Paper ID: 1032 Title: Adaptive Market Making via Online Learning
Reviews

Submitted by Assigned_Reviewer_8

Q1: Comments to author(s). First provide a summary of the paper, and then address the following criteria: Quality, clarity, originality and significance. (For detailed reviewing guidelines, see http://nips.cc/PaperInformation/ReviewerInstructions)
This paper proposes and analyses (both theoretically and empirically) a class of market making mechanisms that seek to provide liquidity to a market while making a profit through the control of a bid-ask spread. Crucially, this is done without assuming that the prices are due to some stochastic process. The key trick is to make use of existing results for learning with expert advice algorithms where, in the market setting, each expert corresponds to a fixed bid-ask spread strategy. By assuming that market prices are exogenous and of bounded volatility the authors show how guarantees for algorithms such as follow the perturbed leader and multiplicative weights can be adapted to provide guarantees on the regret on the value of the market maker's position relative to the fixed spread experts. Experimental work show the resulting algorithm working in practice on history stock price data.

Despite there being a glaring typo in the title of the paper, the presentation is overall of a high standard. All the key terms are clearly motivated and defined and the proofs are clear and correct. The relevant literature is adequately surveyed and demonstrates that the existing results are novel and significant.

## Other Suggestions

1. Although discretisation is a reasonable way to simplify the analysis, it was not immediately clear how this affects the bounds. Some discussion about how the choice of $\delta$ and $M$ will change the bound in Theorem 2 for a fixed choice $B$ would be enlightening.

2. I would have liked to have seen some discussion of alternative strategies to discretisation. For example, why are results over continuous spaces of experts (e.g., online convex optimisation) applicable here?

3. On line 258 it would be worth explicitly saying that the vectors $H_t$ etc. are in $\mathbb{R}^N$.
This is a well written paper that clearly demonstrates the potential of applying online "learning with experts" algorithms to designing market mechanisms. The framework introduced here should form the basis for other future work.

Submitted by Assigned_Reviewer_9

Q1: Comments to author(s). First provide a summary of the paper, and then address the following criteria: Quality, clarity, originality and significance. (For detailed reviewing guidelines, see http://nips.cc/PaperInformation/ReviewerInstructions)
The paper presents a nice algorithm for trading a commodity (e.g. stock of certain type) for a market maker (i.e. an entity that must buy from/sell to everybody). The paper nicely explains a (somewhat simplified) mechanics of the stock exchange (limit orders and market orders).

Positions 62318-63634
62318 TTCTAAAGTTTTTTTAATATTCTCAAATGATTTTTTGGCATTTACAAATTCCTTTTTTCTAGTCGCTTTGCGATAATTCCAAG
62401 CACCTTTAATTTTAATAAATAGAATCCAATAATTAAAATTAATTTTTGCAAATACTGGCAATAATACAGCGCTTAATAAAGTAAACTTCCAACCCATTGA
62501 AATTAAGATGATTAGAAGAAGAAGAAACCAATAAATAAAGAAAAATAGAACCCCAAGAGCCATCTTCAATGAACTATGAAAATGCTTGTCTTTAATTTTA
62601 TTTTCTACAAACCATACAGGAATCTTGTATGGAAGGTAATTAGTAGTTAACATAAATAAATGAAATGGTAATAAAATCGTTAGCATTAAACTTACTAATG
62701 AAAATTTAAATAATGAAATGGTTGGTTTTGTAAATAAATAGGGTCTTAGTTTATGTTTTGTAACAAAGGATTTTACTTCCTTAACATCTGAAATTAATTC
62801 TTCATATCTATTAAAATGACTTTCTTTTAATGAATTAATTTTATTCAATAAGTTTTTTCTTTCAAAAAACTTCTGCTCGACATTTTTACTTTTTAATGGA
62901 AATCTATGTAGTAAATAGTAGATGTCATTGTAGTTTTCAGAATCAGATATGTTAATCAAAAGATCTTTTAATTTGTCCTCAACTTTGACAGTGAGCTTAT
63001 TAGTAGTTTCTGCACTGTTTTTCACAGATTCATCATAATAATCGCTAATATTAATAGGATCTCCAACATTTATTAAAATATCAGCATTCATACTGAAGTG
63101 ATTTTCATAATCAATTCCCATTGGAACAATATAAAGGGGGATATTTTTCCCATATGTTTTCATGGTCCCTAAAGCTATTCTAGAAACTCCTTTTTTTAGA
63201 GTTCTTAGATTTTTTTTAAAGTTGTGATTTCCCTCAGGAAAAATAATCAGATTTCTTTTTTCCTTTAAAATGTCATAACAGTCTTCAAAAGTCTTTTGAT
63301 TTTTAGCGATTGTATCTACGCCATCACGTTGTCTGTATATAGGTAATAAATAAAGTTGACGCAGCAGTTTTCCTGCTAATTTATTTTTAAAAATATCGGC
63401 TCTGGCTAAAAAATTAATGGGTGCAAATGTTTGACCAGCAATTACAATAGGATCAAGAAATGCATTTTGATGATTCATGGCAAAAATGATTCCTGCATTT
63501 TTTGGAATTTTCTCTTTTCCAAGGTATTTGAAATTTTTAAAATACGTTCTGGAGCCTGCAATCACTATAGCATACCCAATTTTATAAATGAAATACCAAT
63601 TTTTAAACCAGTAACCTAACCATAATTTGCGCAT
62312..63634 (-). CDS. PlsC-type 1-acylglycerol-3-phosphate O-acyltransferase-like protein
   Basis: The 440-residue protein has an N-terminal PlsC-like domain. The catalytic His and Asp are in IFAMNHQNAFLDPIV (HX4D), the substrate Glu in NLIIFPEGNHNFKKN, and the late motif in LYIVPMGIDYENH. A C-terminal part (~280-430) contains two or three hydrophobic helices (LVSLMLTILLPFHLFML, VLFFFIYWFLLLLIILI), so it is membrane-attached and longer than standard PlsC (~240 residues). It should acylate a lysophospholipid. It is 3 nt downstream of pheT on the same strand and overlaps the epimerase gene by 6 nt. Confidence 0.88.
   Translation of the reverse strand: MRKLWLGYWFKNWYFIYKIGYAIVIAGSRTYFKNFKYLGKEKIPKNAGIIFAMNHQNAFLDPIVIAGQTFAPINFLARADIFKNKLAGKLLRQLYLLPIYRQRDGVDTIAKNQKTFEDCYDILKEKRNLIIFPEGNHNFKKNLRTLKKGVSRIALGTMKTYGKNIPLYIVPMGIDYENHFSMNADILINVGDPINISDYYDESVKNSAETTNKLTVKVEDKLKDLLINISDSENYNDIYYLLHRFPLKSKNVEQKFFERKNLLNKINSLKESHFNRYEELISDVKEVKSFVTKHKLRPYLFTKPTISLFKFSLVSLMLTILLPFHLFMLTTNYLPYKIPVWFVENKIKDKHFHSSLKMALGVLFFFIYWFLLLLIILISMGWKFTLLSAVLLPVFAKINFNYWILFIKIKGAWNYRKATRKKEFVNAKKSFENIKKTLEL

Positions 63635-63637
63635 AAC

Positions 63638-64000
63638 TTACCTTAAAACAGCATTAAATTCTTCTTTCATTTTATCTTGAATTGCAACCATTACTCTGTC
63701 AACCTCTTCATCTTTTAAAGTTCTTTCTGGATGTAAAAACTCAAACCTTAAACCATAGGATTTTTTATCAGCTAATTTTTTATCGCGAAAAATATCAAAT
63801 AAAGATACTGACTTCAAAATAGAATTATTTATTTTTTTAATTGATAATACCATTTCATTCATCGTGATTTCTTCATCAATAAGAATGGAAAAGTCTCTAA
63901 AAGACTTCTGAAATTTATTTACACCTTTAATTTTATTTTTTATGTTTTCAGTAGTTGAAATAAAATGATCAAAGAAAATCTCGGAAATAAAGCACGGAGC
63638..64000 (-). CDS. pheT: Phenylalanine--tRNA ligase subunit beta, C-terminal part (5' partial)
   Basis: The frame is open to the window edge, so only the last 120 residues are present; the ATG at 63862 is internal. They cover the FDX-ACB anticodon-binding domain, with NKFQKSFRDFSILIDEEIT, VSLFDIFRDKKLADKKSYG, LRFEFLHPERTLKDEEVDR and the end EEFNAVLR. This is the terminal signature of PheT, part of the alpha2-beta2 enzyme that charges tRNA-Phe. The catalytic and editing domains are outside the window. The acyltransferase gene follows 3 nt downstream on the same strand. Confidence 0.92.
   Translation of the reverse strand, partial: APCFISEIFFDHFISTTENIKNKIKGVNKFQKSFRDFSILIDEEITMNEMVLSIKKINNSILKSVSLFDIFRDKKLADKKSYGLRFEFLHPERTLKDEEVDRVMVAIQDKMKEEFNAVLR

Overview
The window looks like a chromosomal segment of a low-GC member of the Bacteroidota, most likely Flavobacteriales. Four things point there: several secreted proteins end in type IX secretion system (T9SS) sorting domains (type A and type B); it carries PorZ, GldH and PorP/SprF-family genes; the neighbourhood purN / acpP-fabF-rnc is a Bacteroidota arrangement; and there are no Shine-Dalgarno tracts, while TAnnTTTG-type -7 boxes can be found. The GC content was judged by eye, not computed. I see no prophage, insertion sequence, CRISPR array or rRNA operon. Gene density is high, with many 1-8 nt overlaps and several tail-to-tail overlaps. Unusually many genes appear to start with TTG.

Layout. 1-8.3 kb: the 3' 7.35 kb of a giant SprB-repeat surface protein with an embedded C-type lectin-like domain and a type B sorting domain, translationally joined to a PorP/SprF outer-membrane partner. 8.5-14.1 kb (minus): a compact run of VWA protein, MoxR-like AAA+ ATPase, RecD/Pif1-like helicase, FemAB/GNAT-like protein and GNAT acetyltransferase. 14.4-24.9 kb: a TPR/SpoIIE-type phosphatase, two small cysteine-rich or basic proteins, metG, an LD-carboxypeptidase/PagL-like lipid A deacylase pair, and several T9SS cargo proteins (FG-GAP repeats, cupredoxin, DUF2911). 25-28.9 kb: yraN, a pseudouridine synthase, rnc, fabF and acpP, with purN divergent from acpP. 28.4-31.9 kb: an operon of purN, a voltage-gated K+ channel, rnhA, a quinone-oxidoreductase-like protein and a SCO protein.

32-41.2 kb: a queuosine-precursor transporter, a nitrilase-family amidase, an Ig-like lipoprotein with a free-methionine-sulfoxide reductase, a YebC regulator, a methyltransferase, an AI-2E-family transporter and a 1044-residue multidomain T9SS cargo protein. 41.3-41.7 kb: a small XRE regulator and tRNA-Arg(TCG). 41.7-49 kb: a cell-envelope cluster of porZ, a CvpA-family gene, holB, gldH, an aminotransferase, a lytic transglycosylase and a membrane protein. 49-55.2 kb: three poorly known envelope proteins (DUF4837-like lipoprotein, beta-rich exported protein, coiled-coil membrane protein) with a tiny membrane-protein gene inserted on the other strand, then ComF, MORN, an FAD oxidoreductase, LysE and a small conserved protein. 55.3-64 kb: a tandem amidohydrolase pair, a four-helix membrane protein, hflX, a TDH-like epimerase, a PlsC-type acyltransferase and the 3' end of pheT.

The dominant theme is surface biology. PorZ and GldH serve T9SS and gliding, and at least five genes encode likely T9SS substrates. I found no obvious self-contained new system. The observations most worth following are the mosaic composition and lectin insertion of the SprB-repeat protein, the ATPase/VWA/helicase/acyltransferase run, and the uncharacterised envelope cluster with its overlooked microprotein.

The paper presents a natural set of base strategies. The set of base strategies is parametrized by a parameter "b" -- the spread between buy and sell price. On top of these strategies they authors apply standard online algorithms (Randomized Weighted Majority Algorithm, Follow the Perturbed Leader) for hedging/switching between the base strategies. What makes the application non-trivial is that any strategy (base or not) is stateful -- namely it maintains "cash" and "inventory" (i.e. a number of underlying stocks). Since standard algorithms "for learning with expert advice" are stateless, this makes their application somewhat non-trivial. To overcome this authors prove that certain interesting structural properties of set of base strategies (e.g. the buy-sell price interval of a base strategy with smaller spread is contained in the interval of a strategy with bigger spread). This allows the authors to derive a bound on the regret (i.e. convergence) relative to the best base strategy in hindsight.

The paper is very clearly written. I like it very much and I am happy to recommend it for acceptance.

I have to admit that I don't have time to go through the proofs in detail, but all lemmas seem plausible. Also, I am not familiar with the mathematical finance literature, so I am not sure how interesting this result is within finance context. However, within context of online learning this is a novel, and very interesting result.

1) Please fix the typo ("Marking" -> "Market") in the title of the paper -- it's
embarrassing :)

2) Please be consistent in typesetting authors' names in the references. There are missing dots (e.g. "Robert E Schapire"). Sometimes the first name of a person is present, sometimes there's just the initial ("S. Das" vs "Sanmay Das").

Couple of random ideas for future research:

- It seems that regret of your algorithm depends on the number of switches between the underlying base strategies. There are few recent COLT papers with variants of Randomized Weighted Majority Algorithm (i.e. Hedge/Exponential Weights Algorithm) and Follow the Perturbed Leader that achieve small number of switches between experts. (see e.g. "Regret Minimization for Online Buffering Problems Using the Weighted Majority Algorithm", COLT 2010 and "Prediction by random-walk perturbation", COLT 2013).